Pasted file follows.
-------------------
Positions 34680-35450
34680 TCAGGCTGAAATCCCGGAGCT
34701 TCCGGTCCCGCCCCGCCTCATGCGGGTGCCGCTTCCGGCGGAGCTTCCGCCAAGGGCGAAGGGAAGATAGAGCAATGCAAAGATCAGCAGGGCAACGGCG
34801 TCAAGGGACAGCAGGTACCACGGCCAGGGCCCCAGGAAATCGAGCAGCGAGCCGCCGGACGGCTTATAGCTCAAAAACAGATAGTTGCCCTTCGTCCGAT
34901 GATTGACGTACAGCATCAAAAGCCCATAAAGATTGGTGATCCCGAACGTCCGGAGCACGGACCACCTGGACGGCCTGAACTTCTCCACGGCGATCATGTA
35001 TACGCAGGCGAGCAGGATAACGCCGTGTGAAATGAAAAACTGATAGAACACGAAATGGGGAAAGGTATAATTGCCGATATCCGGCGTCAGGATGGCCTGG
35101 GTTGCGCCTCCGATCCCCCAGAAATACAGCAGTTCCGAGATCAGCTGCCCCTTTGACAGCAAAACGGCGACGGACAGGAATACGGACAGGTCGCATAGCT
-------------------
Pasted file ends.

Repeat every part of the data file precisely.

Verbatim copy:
Positions 34680-35450
34680 TCAGGCTGAAATCCCGGAGCT
34701 TCCGGTCCCGCCCCGCCTCATGCGGGTGCCGCTTCCGGCGGAGCTTCCGCCAAGGGCGAAGGGAAGATAGAGCAATGCAAAGATCAGCAGGGCAACGGCG
34801 TCAAGGGACAGCAGGTACCACGGCCAGGGCCCCAGGAAATCGAGCAGCGAGCCGCCGGACGGCTTATAGCTCAAAAACAGATAGTTGCCCTTCGTCCGAT
34901 GATTGACGTACAGCATCAAAAGCCCATAAAGATTGGTGATCCCGAACGTCCGGAGCACGGACCACCTGGACGGCCTGAACTTCTCCACGGCGATCATGTA
35001 TACGCAGGCGAGCAGGATAACGCCGTGTGAAATGAAAAACTGATAGAACACGAAATGGGGAAAGGTATAATTGCCGATATCCGGCGTCAGGATGGCCTGG
35101 GTTGCGCCTCCGATCCCCCAGAAATACAGCAGTTCCGAGATCAGCTGCCCCTTTGACAGCAAAACGGCGACGGACAGGAATACGGACAGGTCGCATAGCT